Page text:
Any Rotarian who took a tour about a year ago of Daybreak Foods south of Estherville already had a pretty good idea of just how picky the company is about food safety when Daybreak general manager Sam Utecht took the floor at Thursday's Rotary meeting.
That's when they heard just what Daybreak's food safety protocols are - as well as how many of them. Those protocols all came back when Rotarians recalled taking far more health and safety precautions in their tour last year at Daybreak than one would on entering a hospital maternity ward.
It's everyone's job to learn food safety at Daybreak, Utecht said. In fact, the Daybreak Safe Quality Food Program trains all employees in the process so everyone could brief an auditor and say just what those food safety protocols are.
Utecht said Safe Quality Food general training includes:
n Promoting an understanding and awareness of food safety practices.
n Providing an understanding of SQF system principles, activities and terminology.
n Promoting a common approach for the implementation and auditing of SQF systems.
n Sharing knowledge and practical experience in applying SQF program principles.
n Imparting skills necessary so that food safety professionals can implement and audit an SQF system appropriately in order to provide safe, quality food.
n Ensuring a consistent and effective approach to the implementation of an SQF system.
Sanitation includes not only cleaning and sanitizing but also monitoring, chemical control, training and documentation.
Then there's security, which includes security during production, storage, shipping and receiving, video surveillance and alarms. Utecht said every truck coming into the plant - with the exception of grain trucks - is required to have seals. There's even alarms for product temperature control.
Operations and facility priorities include sanitary design, preventative maintenance programs and computer control.
The integrated pest management program works to reduce or eliminate the impact of pests in Daybreak operations. Utecht said the approach includes education, building and grounds, maintenance, environmental protection and personal safety.
The Hazard Analysis Critical Control Point (HACCP) program includes focusing on preventing food contamination, is science-based and places responsibility for ensuring food safety on the food manufacturer.
The HACCP process includes:
n Assembling the HACCP team.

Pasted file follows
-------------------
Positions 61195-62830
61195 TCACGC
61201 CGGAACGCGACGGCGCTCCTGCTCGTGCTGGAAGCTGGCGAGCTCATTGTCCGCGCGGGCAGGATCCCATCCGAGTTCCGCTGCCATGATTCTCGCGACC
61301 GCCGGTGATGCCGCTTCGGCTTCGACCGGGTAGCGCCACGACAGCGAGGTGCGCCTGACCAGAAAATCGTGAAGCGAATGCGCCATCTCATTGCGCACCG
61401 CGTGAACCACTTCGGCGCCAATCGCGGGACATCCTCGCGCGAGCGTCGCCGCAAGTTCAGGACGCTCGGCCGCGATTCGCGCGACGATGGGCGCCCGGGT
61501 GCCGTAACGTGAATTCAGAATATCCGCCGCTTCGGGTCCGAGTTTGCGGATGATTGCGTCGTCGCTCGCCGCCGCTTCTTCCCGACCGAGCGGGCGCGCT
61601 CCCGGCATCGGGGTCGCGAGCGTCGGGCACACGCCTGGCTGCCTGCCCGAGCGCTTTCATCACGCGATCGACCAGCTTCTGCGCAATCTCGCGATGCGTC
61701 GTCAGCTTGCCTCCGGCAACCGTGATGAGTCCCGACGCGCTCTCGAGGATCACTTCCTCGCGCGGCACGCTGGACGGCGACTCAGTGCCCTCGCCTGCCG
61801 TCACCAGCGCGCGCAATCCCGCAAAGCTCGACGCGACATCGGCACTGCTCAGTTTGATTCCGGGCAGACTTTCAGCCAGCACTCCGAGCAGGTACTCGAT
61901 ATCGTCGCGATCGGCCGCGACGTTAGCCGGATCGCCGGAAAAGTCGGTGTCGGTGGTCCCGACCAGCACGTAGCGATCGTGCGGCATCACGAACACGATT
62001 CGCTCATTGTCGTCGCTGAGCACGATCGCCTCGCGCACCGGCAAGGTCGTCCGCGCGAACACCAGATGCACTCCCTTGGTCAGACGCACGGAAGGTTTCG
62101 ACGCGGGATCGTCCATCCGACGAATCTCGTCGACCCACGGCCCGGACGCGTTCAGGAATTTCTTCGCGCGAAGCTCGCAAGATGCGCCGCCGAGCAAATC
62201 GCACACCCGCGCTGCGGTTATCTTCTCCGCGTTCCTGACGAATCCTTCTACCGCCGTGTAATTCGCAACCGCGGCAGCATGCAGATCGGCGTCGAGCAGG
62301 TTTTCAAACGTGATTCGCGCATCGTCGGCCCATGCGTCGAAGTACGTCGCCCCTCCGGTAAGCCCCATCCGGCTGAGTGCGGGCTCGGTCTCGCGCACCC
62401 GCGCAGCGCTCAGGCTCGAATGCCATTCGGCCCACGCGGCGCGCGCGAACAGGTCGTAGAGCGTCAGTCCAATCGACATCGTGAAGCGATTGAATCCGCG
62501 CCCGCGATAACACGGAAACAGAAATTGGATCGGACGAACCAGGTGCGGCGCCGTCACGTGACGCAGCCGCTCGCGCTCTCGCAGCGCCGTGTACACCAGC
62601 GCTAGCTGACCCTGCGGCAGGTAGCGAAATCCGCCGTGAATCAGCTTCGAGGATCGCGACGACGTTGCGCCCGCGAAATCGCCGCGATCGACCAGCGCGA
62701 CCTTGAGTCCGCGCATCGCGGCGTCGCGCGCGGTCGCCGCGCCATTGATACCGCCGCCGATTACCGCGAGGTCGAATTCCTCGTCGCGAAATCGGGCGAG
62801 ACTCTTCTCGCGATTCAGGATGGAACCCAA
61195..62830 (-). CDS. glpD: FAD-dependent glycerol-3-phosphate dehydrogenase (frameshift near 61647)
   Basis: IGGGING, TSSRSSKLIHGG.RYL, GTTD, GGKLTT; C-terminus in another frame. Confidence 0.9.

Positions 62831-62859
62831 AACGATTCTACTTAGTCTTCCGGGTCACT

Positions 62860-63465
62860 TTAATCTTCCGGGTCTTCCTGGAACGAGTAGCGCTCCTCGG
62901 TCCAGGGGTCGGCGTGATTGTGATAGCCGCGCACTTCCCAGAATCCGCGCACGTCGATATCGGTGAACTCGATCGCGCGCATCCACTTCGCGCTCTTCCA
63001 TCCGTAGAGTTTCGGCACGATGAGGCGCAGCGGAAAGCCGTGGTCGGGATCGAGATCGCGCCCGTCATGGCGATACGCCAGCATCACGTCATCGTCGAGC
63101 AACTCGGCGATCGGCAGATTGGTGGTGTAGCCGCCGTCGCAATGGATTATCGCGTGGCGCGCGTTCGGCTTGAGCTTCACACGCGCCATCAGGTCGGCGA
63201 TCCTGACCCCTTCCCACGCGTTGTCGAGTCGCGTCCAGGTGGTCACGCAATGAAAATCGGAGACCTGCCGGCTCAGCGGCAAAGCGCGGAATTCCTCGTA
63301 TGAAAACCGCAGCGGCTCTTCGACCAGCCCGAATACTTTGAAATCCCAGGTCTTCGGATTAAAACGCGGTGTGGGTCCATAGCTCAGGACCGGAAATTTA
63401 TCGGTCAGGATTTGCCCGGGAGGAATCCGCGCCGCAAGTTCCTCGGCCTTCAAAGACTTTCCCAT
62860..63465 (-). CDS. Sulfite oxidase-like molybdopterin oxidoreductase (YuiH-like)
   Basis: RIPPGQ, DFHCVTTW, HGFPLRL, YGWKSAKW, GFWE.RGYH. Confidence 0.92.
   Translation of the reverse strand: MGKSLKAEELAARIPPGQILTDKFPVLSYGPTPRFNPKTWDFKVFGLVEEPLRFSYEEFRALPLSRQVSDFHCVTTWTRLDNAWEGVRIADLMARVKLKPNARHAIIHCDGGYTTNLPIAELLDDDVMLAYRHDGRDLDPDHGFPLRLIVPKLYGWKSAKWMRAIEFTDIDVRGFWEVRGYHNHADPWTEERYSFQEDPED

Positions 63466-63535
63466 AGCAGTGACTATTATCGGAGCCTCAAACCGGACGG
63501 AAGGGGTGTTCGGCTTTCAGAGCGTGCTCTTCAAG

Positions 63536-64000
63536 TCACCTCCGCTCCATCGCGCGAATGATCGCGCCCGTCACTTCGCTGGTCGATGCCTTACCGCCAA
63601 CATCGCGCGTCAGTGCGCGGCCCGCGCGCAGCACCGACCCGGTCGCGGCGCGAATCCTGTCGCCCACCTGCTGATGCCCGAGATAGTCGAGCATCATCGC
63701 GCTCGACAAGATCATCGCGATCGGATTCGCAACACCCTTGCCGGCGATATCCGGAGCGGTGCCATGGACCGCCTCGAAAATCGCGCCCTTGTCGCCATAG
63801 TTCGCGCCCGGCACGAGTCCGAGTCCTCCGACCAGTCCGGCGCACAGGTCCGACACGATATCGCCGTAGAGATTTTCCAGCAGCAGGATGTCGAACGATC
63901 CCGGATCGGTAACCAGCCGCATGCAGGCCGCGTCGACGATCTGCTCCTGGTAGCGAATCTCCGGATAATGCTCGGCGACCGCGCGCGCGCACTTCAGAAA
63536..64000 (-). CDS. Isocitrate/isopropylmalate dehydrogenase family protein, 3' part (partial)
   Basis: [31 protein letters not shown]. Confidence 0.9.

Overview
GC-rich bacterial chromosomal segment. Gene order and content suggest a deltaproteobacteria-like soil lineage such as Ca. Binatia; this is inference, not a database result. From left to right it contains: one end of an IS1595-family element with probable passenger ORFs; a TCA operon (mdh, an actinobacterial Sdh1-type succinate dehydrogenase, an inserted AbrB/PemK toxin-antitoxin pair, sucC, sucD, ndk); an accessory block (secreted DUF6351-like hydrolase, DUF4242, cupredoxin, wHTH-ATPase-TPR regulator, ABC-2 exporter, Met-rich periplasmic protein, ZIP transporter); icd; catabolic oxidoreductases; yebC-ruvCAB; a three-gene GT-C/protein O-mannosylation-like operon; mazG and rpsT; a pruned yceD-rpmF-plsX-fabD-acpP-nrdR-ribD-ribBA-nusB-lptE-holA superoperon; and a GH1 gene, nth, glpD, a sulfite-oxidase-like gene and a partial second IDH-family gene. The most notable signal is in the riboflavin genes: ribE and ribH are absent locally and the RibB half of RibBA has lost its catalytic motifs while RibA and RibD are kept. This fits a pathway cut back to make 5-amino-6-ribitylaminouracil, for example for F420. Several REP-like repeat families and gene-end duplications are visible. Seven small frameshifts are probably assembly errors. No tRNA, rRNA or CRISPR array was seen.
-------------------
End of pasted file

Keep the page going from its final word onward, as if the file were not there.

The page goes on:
n Describing the product.
n Identifying the intended use.
n Constructing a flow diagram.
n On-site verification of the flow diagram.
n Listing all potential hazards.
n Constructing a hazard analysis.
n Determining control measures.
n Determining critical control points.
n Establishing critical limits for each CCP.
n Establishing a monitoring system for each CCP.
n Establishing corrective action for deviations that may occur.
n Establishing verification procedures.
n Establishing record keeping and documentation.
Utecht said food safety and quality procedures include both incoming and outgoing quality levels, testing the product, training people, making sure the product is fresh and wholesome, auditing the process and USDA inspection. He said he feels his USDA inspector is a great partner in helping to ensure plant food safety.
Good manufacturing practices include clean uniform smocks and food and drink policies. And environmental stewardship includes reducing environmental impact, reducing energy and water consumption and reducing waste and recycling cardboard, aluminum, plastic, paper, scrap metal, egg shells, animal waste and inedible liquid eggs.
The Safe Feed/Safe Food policy, part of the Food Safety Modernization Act, is designed to encourage the food industry to take a proactive approach in evaluating their manufacturing process, said Utecht. Steps include indentifying risks, controlling and mitigating risks and a third-party audit.
Another procedure, working to prevent salmonella enteritidis in shell eggs during production, storage and transportation, is originated and audited by the U.S. Food and Drug Administration.
Utecht said compliance since July 9, 2010, has included flocks of 50,000 and up and includes prevention measures, environmental and egg testing for SE and registration.
Probably even more stringent than USDA inspections, though, is internal inspection, Utecht said.
"We're harder on ourselves than an authority is," Utecht said.